<%@ Page MasterPageFile="~/Site.Master" Language="C#" AutoEventWireup="true" CodeFile="Default.aspx.cs" Inherits="Home" %>

<asp:Content ID="BodyContent" ContentPlaceHolderID="MainContent" runat="server">

    <h2>Home Page</h2>
    <p>Here's some home page content</p>


And here's what the designer will look like:

Master > Page Design View

User Control

The last piece that can be tricky to style is custom user controls that are dropped into pages. That's because they don't have a strongly typed dependency on any master page or page control. At runtime, they'll gain access to site-wide styles when used in an existing page, but there's no way to guarantee where they'll be used at design time.

Here's a simplified Page > Control inheritance structure:

file: search.aspx
<%@ Page Language="C#" AutoEventWireup="true" CodeFile="Search.aspx.cs" Inherits="Patient_Search" MasterPageFile="~/Site.Master"  %>
<%@ Register Src="~/SearchControl.ascx" TagPrefix="uc1" TagName="SearchControl" %>

<asp:Content ID="BodyContent" ContentPlaceHolderID="MainContent" runat="server">
    <h2>Search Patient</h2>
    <uc1:SearchControl runat="server" ID="SearchControl" />

file: SearchControl.ascx
<%@ Control Language="C#" AutoEventWireup="true" CodeFile="SearchControl.ascx.cs" Inherits="Patient_SearchControl" %>

<h3>Patient Search Control</h3>

If we look at the current design view for SearchControl.ascx there won't be any styling applied to the <h3>:

User Control Design View Unstyled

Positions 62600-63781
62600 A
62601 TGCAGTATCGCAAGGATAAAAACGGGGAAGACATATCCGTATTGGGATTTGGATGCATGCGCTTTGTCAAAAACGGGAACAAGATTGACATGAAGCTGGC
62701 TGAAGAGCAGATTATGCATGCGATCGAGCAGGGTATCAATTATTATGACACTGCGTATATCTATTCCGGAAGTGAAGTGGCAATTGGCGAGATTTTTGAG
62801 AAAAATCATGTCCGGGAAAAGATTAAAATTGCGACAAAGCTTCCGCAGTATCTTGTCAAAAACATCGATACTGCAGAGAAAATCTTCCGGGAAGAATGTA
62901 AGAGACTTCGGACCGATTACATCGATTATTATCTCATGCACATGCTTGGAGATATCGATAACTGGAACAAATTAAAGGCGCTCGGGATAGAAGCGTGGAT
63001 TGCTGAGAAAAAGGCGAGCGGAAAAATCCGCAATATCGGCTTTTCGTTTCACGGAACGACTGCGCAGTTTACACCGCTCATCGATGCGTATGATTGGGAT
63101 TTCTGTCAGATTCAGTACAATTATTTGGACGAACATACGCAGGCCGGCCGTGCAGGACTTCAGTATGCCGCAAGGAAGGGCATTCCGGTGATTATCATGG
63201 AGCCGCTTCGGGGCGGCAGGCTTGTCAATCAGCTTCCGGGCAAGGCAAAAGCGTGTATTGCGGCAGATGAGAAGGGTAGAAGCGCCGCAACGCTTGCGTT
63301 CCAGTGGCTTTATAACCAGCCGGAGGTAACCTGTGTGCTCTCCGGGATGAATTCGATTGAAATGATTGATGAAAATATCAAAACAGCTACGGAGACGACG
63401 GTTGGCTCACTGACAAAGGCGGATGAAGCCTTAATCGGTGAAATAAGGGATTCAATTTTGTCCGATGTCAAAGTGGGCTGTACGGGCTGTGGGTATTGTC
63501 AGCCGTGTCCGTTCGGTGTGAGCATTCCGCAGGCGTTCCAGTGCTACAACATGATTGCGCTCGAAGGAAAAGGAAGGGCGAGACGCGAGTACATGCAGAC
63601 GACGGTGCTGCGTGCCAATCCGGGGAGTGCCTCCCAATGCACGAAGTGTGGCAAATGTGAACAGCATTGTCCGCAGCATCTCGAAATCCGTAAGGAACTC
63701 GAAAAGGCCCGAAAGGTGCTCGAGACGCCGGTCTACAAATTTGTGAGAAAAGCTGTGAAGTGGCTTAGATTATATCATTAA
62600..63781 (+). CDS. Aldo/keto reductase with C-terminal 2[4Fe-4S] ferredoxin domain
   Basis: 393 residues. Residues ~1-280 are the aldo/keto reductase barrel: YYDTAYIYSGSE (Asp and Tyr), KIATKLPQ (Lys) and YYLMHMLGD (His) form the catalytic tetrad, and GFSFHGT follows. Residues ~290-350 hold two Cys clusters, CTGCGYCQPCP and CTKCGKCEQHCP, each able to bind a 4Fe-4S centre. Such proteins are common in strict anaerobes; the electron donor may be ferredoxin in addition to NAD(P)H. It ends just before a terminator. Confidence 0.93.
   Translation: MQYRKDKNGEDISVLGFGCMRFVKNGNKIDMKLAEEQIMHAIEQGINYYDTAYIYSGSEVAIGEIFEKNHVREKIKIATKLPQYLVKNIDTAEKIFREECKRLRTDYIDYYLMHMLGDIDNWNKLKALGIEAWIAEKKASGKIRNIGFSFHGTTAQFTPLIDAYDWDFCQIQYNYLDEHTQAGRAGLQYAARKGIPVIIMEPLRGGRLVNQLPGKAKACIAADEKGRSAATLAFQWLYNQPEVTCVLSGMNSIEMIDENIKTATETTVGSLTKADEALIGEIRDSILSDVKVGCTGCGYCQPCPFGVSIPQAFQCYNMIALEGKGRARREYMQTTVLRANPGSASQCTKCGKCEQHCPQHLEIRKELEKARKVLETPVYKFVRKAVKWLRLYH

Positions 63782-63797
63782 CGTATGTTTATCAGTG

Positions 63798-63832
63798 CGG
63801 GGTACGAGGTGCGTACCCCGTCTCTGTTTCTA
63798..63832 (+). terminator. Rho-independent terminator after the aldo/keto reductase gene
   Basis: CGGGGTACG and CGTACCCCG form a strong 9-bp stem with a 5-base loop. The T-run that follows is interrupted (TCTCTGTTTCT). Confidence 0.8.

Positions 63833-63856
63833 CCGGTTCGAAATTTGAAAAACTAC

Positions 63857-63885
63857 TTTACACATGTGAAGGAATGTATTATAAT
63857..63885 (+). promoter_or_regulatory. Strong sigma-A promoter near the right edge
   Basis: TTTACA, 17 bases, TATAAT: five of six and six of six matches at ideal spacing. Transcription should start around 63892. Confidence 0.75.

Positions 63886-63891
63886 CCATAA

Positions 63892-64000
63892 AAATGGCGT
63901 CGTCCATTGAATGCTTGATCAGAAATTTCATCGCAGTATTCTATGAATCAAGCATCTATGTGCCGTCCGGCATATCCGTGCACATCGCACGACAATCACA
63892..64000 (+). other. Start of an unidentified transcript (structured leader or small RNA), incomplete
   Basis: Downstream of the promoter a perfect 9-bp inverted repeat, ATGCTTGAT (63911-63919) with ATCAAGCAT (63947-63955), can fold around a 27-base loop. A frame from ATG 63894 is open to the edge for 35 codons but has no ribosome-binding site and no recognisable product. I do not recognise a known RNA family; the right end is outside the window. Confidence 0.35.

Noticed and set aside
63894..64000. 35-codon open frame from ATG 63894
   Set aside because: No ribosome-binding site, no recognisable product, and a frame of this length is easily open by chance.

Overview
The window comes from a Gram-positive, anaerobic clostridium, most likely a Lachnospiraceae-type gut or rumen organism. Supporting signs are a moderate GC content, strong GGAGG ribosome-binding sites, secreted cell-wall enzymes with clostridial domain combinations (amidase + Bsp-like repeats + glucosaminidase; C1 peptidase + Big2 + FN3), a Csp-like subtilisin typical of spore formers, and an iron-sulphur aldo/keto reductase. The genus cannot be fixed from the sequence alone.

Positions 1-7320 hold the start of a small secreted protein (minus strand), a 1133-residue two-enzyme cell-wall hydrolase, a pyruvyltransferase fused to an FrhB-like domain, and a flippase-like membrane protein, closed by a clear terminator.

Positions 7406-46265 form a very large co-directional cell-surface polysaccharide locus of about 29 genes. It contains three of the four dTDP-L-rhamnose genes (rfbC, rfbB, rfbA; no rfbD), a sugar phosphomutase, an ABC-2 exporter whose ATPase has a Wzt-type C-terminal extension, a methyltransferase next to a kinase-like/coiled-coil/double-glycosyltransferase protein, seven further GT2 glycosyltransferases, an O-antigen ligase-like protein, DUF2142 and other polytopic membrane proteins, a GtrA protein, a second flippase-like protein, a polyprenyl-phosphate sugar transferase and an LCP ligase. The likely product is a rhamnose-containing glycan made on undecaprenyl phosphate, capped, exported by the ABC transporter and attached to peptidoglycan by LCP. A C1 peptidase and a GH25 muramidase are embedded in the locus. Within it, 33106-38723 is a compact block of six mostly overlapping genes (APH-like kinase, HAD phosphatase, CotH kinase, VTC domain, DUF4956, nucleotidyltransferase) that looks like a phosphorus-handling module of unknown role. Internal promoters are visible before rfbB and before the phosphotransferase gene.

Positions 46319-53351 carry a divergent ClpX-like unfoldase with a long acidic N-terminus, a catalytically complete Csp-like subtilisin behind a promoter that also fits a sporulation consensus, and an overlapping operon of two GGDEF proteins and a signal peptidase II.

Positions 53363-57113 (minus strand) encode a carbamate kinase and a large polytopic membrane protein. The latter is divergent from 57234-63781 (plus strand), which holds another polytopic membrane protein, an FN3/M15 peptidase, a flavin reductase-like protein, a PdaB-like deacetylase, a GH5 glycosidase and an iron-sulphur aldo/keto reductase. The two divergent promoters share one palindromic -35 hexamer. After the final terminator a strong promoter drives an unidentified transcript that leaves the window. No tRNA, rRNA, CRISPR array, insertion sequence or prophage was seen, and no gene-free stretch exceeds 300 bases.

There are two potential workarounds to applying styles to the designer but excluding them from the runtime payload:

If Statement

One strategy is to use an if statement inside an embed code block. While this will always execute to false, it's enough to pull in the stylesheet during design time like this:

<% if(false){ %><link href="./Styles/Site.css" rel="stylesheet" type="text/css" /><% } %>


Another possibility is to include runat="server" attribute which will convert any tag to be server rendered and allow you to also add Visible="False" like this:

<link type="text/css" rel="stylesheet" href="../Styles/Site.css" runat="server" Visible="False" id="DesignerStyles" />

In both cases, the user control will now render like this in the designer view:

User Control Design View Styled

In this example, the styling of a <h3> tag might be trivial, but in situations where the user control is taking on a lot of rendering, it can be extremely helpful to have up to date styles when layout out the page.

Wrap Up

You should include stylesheets on master in a way that's accessible to both the designer and the runtime like this:

<link type="text/css" rel="stylesheet" href="~/Styles/Site.css?v=2" />

If you want styles in the design view for user controls, you can add them like this:

<!-- designer styles -->
<link type="text/css" rel="stylesheet" href="../Styles/Site.css" runat="server" Visible="False" id="DesignerStyles" />

One final note of caution that using the designer as a drag and drop UI builder can be tricky on the web and break content flow by statically positioning elements. But putting that aside, as a read-only view, the ability to have but having an immediate feedback loop on what the rendered page will look like when editing is simply amazing.